Telecoms in Africa – May 2012

May 29th, 2012, Published in Articles: EngineerIT

Compiled by Matthew White, Iona Press Services

West Africa seeks to bridge digital divide through broadband

A recent report cited by Mkpe Abang of IT & Telecom Digest, estimates that only about 5,7% of Africa’s population has internet access, while the continent accounts for 14,3% of the world’s population. Speaking at the 2012 West African ICT Congress in Lagos, he said the focus on deepening telecoms penetration in West Africa had seen growth in basic voice telephony but not data. Lanre Ajayi, president of the Association of Telecoms Companies of Nigeria, argued that for Nigeria and other West African countries to achieve broadband penetration, each country must set goals and define policy objectives and strategies in the areas of e-government, e-commerce, IT park development, internet governance, cyber security, internet exchange, spectrum management and outsourcing. He proposed a broadband penetration target of 50% within five years for Nigeria. Ajayi also called for incentives to encourage operators to deepen their investment in broadband rollout.

MTN raises US$200-million to improve Ghana network

MTN Ghana has signed an agreement with local banks to raise more than US$200-million to expand and improve the quality of its network. The arrangement will further see four foreign banks raising $60-million for MTN. The MTN Loan Syndication is believed to be the country’s biggest local currency deal.

Egyptian engineer’s antenna wins African Innovation Prize

An Egyptian engineer’s design for a base-station antenna that can facilitate upgrades to more advanced mobile networks in developing countries has been awarded the first Innovation Prize for Africa. Winner of the US$100 000 prize, Prof. Mohammed Sanad, at Cairo University’s faculty of engineering, said his antenna “suits developing countries which don’t have a telecommunications infrastructure.”  Conventional  cellular base stations cannot be assembled and disassembled on site. They are heavy and need complicated mounting towers. The new antenna suits all generations of wireless applications without any need to change or upgrade.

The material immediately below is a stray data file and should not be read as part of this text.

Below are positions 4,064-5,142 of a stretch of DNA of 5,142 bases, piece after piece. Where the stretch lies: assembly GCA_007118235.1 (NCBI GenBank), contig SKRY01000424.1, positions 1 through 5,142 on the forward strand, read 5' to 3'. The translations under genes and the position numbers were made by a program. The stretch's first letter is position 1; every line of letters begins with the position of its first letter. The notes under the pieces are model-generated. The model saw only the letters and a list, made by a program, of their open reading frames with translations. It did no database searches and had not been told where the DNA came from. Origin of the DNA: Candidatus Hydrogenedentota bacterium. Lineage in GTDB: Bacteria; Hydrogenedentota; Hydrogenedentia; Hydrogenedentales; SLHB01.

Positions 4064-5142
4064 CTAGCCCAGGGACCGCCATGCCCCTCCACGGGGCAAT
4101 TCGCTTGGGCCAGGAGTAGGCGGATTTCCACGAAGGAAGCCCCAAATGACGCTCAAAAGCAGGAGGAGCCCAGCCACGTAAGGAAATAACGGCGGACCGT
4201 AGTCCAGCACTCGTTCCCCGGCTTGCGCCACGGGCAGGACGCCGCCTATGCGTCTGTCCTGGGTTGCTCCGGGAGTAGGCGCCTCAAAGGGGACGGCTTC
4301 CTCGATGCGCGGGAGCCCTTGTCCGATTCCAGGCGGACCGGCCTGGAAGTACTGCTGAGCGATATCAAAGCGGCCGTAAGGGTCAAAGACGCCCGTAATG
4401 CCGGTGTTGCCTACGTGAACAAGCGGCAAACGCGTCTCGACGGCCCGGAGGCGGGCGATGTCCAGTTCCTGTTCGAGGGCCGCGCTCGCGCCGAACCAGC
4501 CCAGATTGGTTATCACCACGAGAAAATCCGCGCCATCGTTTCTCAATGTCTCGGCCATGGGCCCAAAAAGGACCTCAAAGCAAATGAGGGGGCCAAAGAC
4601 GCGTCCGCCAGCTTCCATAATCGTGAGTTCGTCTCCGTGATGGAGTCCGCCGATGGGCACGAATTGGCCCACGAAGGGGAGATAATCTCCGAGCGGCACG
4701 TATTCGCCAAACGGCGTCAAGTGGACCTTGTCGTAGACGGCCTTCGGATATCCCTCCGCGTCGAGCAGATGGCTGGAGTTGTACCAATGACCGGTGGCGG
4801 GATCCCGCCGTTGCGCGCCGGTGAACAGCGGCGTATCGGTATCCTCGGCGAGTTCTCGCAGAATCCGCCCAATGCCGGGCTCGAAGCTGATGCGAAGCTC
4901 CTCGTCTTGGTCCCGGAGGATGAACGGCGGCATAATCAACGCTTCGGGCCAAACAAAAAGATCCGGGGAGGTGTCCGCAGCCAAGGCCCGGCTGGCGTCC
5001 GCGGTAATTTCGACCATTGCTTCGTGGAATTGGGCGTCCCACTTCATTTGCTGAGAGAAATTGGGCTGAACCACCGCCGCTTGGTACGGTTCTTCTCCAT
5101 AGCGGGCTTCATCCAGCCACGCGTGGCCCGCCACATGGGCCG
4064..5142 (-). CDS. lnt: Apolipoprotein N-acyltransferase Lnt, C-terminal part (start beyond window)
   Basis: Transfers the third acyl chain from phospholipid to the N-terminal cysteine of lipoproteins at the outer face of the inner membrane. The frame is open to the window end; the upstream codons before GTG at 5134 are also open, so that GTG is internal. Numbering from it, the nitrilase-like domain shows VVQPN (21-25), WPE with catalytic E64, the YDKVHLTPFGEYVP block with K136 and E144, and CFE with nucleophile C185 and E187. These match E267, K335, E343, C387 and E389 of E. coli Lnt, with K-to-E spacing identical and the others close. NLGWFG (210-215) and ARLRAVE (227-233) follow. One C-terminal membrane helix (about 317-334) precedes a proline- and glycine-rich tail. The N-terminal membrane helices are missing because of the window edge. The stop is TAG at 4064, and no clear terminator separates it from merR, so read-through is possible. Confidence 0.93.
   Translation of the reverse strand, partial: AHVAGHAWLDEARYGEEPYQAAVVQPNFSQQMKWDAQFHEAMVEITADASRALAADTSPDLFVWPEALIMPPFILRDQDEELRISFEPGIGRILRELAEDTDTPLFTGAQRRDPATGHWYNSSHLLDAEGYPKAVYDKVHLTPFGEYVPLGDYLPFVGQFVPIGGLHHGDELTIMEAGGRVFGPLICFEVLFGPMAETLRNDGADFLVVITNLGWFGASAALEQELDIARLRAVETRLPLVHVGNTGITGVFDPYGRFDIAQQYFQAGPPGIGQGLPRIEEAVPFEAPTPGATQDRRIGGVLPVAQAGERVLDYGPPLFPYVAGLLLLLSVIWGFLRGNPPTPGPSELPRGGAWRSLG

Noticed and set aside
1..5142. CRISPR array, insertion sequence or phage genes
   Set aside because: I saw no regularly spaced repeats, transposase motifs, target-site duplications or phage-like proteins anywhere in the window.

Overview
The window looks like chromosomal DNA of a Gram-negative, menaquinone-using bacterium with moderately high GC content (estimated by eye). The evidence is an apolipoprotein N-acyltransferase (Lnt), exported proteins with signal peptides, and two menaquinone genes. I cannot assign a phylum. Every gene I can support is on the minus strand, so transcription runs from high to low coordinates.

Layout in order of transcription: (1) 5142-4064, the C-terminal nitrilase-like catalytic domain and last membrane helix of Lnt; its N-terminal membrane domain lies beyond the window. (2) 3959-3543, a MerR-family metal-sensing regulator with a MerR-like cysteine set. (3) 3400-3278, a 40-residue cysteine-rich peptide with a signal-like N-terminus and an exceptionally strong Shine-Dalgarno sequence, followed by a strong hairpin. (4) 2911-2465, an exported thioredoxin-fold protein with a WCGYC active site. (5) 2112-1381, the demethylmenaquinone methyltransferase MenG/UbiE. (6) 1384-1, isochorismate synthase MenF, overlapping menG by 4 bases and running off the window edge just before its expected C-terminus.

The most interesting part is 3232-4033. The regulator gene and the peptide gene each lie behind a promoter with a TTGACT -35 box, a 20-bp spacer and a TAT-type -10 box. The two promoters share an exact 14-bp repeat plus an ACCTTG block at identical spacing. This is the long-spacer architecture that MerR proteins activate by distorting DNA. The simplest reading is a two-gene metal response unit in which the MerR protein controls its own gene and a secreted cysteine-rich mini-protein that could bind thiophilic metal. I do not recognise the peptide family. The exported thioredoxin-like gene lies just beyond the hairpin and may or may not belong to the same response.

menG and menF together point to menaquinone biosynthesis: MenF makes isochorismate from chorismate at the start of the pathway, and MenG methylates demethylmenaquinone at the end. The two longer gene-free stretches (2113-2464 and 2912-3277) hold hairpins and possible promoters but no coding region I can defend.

4G improves internet speed in Namibia

Namibia’s MTC claims to be only the second operator in Africa to launch Fourth Generation (4G) LTE technology, promising much faster internet. The new technology is deployed in more than 1000 km of fibre backbones countrywide. It is expected that the whole of Windhoek will have access to the 4G service by the end of July 2012, and that 45% of the country’s population, including those in rural areas, will be covered by mid-2013.

Uganda’s MPs want cable sub-contractors named and shamed

Uganda’s Parliamentary ICT Committee wants subcontractors whose work on the National Backbone Infrastructure and e-government Infrastructure project (NBI/EGI) was substandard, to be blacklisted. Speaking at the handover of a forensic technical audit, report committee chair Paula Turyahikayo described Phase 1 of the project as a “liability” to the people of Uganda; for which the contractor and sub-contractors should be held accountable. “We want a list of all the sub-contractors of Phase 1 of the project to be handed over to parliament. Being blacklisted would debar the firms from working on publicly-funded projects for an unspecified period. The NBI/EGI is being funded through a US$10-million concession loan from China, repayable in 20 years. The report generally points to poor workmanship, gross negligence and sheer incompetence on the part of the civil works and electrical sub-contractors. At one installation centre, an earth cable was used as a high voltage live wire.